Morning Brew: Adam Giambrone's fun continues, TPL wants people to "lose" books, family friendly condos, the tenants from hell, and GTA mover scams
It sure isn't fun to be Adam Giambrone these days. How well would anyone's record hold up under such scrutiny? Although the TTC is not looking for him to step down, the latest controversy involves a $10 cab ride he took on January 4, 2009 -- the day he had his first date with Kristen Lucas. Marked as a "ward visit," Giambrone has apologized for the error and donated the amount in question to the city. Hasn't everybody abused a taxi chit at least once?
The Toronto Public Library will start an intriguing program on Monday that encourages participants to "lose" books. For this year's Keep Toronto Reading Festival, the TPL has created 99 journals in which readers are asked to write about the books they love. Scattered across the city, the idea is that they will be passed randomly from person to person, eventually acquiring diverse insights and anecdotes from a variety of Torontonians. At the end of the festival, they'll try to track down the journals and display the reader interaction contained within their pages. Mayor Miller has already got the ball rolling with an entry in one of the journals. His choice? -- Minnow on the Say by Philippa Pearce.
Although condo units are still being snatched up like crazy, the City would like to see more families taking up residence in the downtown core. As Councillor Adam Vaughan explains, "You can't sustain a city with a monoculture; you can't segregate singles from families and seniors from young people. What we need when we build these buildings is to build vertical neighbourhoods, and that means we need to sustain economic diversity and social diversity." It will, however, be an uphill battle, as developers tend to shy away from the minimum three-bedroom requirement believed necessary to lure potential home-buying families into condos.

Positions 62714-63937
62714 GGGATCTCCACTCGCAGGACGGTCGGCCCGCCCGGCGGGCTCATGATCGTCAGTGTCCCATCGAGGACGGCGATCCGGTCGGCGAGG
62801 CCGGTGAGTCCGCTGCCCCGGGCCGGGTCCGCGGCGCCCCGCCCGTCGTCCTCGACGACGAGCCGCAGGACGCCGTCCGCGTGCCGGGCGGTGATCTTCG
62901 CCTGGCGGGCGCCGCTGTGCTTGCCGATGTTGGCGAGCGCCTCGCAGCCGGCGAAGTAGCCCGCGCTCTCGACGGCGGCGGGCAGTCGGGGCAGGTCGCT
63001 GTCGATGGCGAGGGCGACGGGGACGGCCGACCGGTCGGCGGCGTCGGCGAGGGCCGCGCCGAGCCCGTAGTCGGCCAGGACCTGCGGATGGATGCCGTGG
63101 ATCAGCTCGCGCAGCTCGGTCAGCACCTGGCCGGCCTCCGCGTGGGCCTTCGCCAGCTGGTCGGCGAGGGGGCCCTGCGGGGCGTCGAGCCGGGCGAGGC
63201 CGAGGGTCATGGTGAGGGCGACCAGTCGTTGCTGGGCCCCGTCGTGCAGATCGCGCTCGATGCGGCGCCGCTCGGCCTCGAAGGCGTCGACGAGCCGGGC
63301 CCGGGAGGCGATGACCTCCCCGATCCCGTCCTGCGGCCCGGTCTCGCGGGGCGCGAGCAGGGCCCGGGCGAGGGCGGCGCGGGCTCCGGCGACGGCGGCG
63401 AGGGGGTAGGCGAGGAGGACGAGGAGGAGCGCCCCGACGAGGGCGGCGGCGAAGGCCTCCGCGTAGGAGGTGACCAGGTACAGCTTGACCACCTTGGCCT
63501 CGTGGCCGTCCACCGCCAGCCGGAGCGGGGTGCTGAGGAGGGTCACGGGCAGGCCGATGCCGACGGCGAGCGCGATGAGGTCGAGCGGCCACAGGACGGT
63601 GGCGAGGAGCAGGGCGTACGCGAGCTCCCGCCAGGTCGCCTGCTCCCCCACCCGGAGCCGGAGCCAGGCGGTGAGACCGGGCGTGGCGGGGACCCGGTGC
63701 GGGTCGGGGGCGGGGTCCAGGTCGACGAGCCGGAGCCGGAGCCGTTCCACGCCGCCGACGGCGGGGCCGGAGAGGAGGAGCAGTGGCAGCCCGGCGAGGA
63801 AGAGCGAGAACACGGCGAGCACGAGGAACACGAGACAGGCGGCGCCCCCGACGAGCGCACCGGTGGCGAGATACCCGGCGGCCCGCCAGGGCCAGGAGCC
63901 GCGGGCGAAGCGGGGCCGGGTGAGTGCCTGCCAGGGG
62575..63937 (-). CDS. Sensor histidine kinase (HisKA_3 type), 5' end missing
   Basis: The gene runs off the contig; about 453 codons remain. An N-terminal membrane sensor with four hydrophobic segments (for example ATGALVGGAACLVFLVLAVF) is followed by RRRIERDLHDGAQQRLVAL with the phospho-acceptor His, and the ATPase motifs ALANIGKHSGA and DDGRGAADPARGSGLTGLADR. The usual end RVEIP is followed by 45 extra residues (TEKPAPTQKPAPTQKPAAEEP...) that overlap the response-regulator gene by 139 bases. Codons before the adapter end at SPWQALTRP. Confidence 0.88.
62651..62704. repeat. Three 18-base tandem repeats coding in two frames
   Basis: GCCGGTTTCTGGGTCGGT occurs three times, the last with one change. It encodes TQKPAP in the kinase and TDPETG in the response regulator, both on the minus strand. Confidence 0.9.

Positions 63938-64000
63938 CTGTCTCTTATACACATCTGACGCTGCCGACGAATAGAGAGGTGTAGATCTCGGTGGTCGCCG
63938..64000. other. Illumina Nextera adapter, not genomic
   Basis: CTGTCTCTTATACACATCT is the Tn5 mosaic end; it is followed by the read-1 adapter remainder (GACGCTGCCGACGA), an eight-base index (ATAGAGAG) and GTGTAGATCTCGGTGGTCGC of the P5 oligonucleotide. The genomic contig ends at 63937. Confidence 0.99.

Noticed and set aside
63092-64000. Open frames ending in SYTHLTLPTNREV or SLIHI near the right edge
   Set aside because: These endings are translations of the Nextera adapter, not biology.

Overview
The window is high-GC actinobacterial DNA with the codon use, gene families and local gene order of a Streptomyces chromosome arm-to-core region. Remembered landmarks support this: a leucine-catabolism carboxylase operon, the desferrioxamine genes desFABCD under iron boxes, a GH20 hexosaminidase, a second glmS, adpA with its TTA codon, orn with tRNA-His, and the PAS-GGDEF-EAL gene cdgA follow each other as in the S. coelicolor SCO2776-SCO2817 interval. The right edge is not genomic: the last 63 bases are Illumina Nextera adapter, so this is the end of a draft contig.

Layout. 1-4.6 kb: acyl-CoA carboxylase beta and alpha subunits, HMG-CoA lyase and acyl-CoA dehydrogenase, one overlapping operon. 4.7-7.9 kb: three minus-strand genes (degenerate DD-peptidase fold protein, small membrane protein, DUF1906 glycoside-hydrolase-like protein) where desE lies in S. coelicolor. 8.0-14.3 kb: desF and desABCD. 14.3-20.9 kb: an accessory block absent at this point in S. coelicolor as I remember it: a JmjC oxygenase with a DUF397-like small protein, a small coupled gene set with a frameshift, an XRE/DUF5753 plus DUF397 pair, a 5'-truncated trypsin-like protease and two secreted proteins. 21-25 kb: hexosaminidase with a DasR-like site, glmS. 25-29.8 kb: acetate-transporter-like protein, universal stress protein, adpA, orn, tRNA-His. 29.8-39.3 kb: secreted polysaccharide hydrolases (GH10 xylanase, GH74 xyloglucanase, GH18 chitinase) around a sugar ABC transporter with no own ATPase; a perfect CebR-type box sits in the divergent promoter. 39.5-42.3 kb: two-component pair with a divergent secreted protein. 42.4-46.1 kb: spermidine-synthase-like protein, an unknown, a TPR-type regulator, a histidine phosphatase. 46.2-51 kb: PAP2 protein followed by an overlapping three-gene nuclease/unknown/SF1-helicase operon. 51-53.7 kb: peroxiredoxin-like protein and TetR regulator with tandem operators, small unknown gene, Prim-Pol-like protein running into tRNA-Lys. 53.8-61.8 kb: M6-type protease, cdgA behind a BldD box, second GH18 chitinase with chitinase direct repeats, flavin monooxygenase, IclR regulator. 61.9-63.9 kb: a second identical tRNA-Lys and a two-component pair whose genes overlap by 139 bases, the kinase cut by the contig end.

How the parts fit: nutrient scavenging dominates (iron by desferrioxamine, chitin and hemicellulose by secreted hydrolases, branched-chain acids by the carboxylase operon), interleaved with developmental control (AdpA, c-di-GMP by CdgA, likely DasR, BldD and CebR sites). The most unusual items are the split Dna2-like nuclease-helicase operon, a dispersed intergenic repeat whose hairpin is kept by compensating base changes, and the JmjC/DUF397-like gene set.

And the quotation of the day goes to Gregory WIlliamson, who's been referred to as a "tenant from hell." With a trail of debt hovering around $30,000 in unpaid rents over the past five years, Williamson and his ex-wife (who he still lives with) have been labeled masterminds when it comes to using the landlord-tenant system to their advantage. But when probed about his various evictions, foreclosures and bankruptcies, Williamson replied, "I'm no con artist. I think I'm bipolar." You can decide for yourself whether or not this an accurate diagnosis.
And speaking of potential con artists, a number of GTA movers are bullying customers into paying additional fees in the middle of loading their trucks. Ministry of Consumer Services spokesperson Sue Carroll reports that there are 10 "ongoing investigations" into companies accused of fleecing residents. According to the Sun, the majority of the "victims are newcomers and seniors" who rarely testify against the movers, which makes it even more difficult to hold the perpetrators accountable.
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